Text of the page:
Handmade Waxed Paper
What you will make:
Make your own custom waxed papers! Learn the technique of waxing paper, and
in no time you'll be making
waxed papers in any colors or designs you like. Waxing paper not only
makes the paper water- and oil-resistant, but also adds a degree of
translucence, darkens the paper, and changes its feel.
After you wax the paper, it will be thicker, stronger,
absorbent. You can use waxed paper in place of vellum in many
crafts. It can be used to make bags, paper flowers, delightful charms
for gift wrapping, windows clings and stained glass effects. Its
translucent nature makes it a natural for luminaries!
Waxing paper is for adults or teens only!! Caution: Hot
wax and hot iron can burn.
Here's what you need:
- Papers to wax: computer paper, origami paper, craft paper
(printed or plain)
- Parchment paper
- Wax: pieces of white candle or tea lights
- Plastic sandwich bag
- Hammer, mallet or large spoon
- Iron and ironing board
- Old towel
- Paper towels or plain white paper
- Optional: Paraffin wax, wax chips or melts,
paring knife, temporary or repositionable glue
This project is rated EASY to do.
How to Make Waxed Paper
Read all of the steps before starting.
- Step 1: Prepare Paper and Wax
Select papers to wax. Thin papers work best: computer paper,
origami paper, or scrapbooking/craft paper. Plain or patterned paper
can be used. Apply wax to papers that have been printed on an inkjet or
laser printer, and the possibilities for designs are endless! It is
particularly fun to upcycle scraps of paper left over from other
craft projects by giving them the wax treatment! Or try Aunt Annie's
Paper Charms and
Gift Tags or an
For waxing paper you will need small bits of easy melting wax.
White candles or tea lights are perfect. It only takes a small
amount of wax to get started—a stub of a candle or two tea
lights. Place the wax in a plastic sandwich bag and seal it
closed. Use a hammer or mallet to break the wax into small bits. The
wax crumbles easily and only requires a few hits. Open the bag and
discard the wicks. Tip: Paraffin wax can be used in
place of candle wax and is preferable for food use. Paraffin wax doesn't
crumble easily, so use a paring knife to shave small curls of
paraffin wax onto the parchment paper. (Find paraffin wax in a
grocery or craft store.)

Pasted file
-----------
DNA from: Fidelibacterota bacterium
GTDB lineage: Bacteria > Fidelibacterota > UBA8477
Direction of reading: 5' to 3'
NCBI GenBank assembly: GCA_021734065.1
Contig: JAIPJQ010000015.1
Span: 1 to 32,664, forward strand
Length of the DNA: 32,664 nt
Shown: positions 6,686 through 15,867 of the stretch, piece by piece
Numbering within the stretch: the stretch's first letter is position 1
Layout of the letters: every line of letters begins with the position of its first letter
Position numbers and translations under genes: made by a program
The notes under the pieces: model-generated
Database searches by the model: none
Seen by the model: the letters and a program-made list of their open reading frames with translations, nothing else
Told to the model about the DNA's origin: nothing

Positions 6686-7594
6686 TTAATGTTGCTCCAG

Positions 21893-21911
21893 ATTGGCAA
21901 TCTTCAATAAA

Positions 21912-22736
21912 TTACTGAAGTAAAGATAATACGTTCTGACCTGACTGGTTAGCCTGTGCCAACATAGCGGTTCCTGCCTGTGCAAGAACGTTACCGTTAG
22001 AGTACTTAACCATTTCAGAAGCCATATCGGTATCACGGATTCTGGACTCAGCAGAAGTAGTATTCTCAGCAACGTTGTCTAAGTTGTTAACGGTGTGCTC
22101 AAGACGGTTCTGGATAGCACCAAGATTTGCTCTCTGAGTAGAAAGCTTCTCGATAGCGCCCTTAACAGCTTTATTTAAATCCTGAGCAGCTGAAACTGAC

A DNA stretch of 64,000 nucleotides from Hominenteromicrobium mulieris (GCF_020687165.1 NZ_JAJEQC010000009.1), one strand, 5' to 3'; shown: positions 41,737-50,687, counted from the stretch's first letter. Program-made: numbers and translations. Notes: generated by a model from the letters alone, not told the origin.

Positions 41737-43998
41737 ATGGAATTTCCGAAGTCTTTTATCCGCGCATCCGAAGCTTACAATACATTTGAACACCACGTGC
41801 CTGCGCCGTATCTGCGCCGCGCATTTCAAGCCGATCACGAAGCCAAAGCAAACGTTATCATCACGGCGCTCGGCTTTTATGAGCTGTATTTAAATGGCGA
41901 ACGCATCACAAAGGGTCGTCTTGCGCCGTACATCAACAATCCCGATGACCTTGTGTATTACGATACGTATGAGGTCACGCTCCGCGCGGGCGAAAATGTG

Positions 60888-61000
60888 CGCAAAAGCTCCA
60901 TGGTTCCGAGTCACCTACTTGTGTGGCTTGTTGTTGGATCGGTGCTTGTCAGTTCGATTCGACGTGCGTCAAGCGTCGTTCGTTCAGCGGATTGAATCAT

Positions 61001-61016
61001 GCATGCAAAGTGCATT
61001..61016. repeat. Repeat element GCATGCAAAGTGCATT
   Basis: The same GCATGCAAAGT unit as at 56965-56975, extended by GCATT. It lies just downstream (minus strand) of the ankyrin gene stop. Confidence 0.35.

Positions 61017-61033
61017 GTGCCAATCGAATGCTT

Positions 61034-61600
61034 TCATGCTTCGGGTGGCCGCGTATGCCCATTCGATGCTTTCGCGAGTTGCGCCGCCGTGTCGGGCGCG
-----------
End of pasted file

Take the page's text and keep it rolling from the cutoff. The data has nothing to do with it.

Cut a sheet of parchment paper three to four times the size of the paper
you are waxing. Fold the parchment paper in half. Tip:
Your paper needs to fit inside the folded parchment with plenty of
room to spare.
- Step 2: Melt Wax
Set your iron to the low setting with no steam. Layout the old
towel on top of your ironing board and place the opened parchment paper on
top of the towel. Sprinkle a small amount of wax crumbles on the
right side of the parchment paper.
Fold the parchment paper and run the iron over the back of
the parchment to melt the wax. It will only take seconds to melt the
Tip: The wax will spread quickly and can easily
run out of the parchment paper. This is why you need a large sheet
of parchment and an old towel!
Open the parchment to see if the wax is melted in an area
large enough for your paper size. If not, add more wax crumbles
and iron again.
- Step 3: Apply Wax to Paper
Place your paper on the melted wax. Fold the parchment
paper over the paper and iron for a few seconds. If needed, use the
side of the iron to push wax toward the paper.
Open the parchment and check the waxed paper for
even and complete waxing. If more wax is needed, add a few crumbles
of wax and iron again.
- Step 4: Complete Waxing
Place the waxed paper between two sheets of white paper or paper
towels. Iron to remove any excess wax or wax clumps. Feel the paper's
surface to see if it is smooth. If not, iron it more to remove
See the sidebar for ideas on using
your waxed paper.
That's it! Your paper is waxed!
Charms punched from waxed paper
are unique embellishments!
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